The Wisden Cricketer - February

My friend Kerry

Tony Greig
Tony Greig on the death of his friend Kerry Packer

'My impression of Kerry was that he was very strong, would do the right thing by me and that he would support the people that had helped him' © The Cricketer International

I first met Kerry Packer after the Centenary Test in Melbourne in 1976-77. The media interest in the game had been so huge that I had had barely a moment's peace. I wanted to meet someone in the media with a view to doing an exclusive deal. A friend, the former Aussie opener Bruce Francis, suggested I meet Kerry. It turned out that Kerry had one of his people Austin Robertson trailing me at the time with a view to arranging a meeting. Bruce and I went to Kerry's home in Sydney, where I told him what I was interested in, and it was then that he told me what he had in mind.

My first impression was of a bloke who was very specific and clear about what he wanted me to do: to pick and recruit 16 of the best players in the world to play against Ian Chappell's XI. He explained to me why he was doing this. I was a bit dubious about whether his idea `had legs' because his initial motivation was to acquire cricket for his TV station, not to satisfy the needs of cricketers. I got an undertaking from Kerry that I would have a job with him one way or the other. At that stage I was 32 and I was approaching a benefit, the idea of which I hated because it's tantamount to begging. I was looking for financial security for my family. Everything else was a bonus.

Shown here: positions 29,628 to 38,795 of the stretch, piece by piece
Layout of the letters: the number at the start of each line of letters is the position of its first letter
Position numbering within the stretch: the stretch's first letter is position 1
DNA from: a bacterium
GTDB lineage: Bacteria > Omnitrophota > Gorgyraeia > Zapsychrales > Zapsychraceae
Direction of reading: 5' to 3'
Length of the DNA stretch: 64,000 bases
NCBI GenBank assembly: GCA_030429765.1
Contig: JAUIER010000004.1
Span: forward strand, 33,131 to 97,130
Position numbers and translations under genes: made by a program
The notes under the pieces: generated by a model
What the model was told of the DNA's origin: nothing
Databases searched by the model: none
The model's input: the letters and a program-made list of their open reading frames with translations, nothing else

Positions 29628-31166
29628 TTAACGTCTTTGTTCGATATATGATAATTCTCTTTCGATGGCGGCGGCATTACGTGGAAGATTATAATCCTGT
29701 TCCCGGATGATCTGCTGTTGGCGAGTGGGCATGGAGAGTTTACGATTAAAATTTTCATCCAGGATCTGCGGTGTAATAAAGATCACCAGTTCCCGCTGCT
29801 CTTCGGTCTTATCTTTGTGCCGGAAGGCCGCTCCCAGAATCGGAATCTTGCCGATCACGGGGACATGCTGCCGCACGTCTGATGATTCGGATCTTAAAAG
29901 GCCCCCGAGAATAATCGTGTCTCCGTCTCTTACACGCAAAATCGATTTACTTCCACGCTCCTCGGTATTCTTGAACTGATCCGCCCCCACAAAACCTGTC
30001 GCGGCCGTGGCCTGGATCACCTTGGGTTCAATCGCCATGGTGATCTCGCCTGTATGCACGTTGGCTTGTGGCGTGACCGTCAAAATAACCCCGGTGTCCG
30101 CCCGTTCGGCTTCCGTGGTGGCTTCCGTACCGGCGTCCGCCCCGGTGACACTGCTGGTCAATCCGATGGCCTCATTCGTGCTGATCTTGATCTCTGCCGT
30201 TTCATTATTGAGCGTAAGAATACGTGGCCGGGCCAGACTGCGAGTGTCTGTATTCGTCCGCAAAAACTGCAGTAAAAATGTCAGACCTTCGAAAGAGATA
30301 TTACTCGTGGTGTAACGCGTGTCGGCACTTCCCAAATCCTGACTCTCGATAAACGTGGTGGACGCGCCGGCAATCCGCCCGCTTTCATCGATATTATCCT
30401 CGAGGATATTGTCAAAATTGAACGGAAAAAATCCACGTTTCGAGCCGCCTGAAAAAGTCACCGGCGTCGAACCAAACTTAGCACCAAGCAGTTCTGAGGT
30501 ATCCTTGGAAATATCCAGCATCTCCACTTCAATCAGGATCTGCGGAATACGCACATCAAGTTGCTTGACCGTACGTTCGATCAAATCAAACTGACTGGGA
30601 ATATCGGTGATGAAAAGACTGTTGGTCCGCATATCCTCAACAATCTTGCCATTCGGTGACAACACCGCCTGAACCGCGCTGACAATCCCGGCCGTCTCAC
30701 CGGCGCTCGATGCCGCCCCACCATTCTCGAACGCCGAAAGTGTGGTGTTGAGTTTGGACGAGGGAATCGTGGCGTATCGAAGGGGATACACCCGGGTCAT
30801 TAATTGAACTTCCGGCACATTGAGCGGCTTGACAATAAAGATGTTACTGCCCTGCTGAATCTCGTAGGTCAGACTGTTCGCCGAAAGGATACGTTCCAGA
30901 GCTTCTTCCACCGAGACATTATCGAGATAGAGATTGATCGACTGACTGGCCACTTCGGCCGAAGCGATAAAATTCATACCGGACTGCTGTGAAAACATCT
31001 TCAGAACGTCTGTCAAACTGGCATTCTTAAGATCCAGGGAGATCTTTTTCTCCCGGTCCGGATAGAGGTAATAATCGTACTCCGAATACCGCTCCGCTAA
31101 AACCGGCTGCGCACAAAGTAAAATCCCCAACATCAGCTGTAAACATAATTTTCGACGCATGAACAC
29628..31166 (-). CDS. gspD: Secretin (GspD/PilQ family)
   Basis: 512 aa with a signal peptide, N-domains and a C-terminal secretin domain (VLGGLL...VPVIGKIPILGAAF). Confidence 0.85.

It was obvious that World Series Cricket would benefit all cricketers who were being ripped off by the establishment. Kerry Packer had more influence on big-time cricket than anybody who never held a bat. He dragged the game kicking and screaming into the 20th century and ensured its prosperity in the 21st. Cricketers were ill-served by their masters. The politest things that can be said about the establishment when Packer came along was that they were naïve, incompetent nincompoops.

My impression of Kerry was that he was very strong, would do the right thing by me and that he would support the people that had helped him. We became very close, would see each other almost every weekend and would go on overseas holidays together. For a while, if you had asked me what my plans were, I'd have said it depends what Kerry is doing.

He was a very smart bloke, with an investigative mind, a great lateral thinker, a non-drinker and had an incredible memory. I consider it a privilege to have been associated with him.

This article was first published in the February issue of The Wisden Cricketer.
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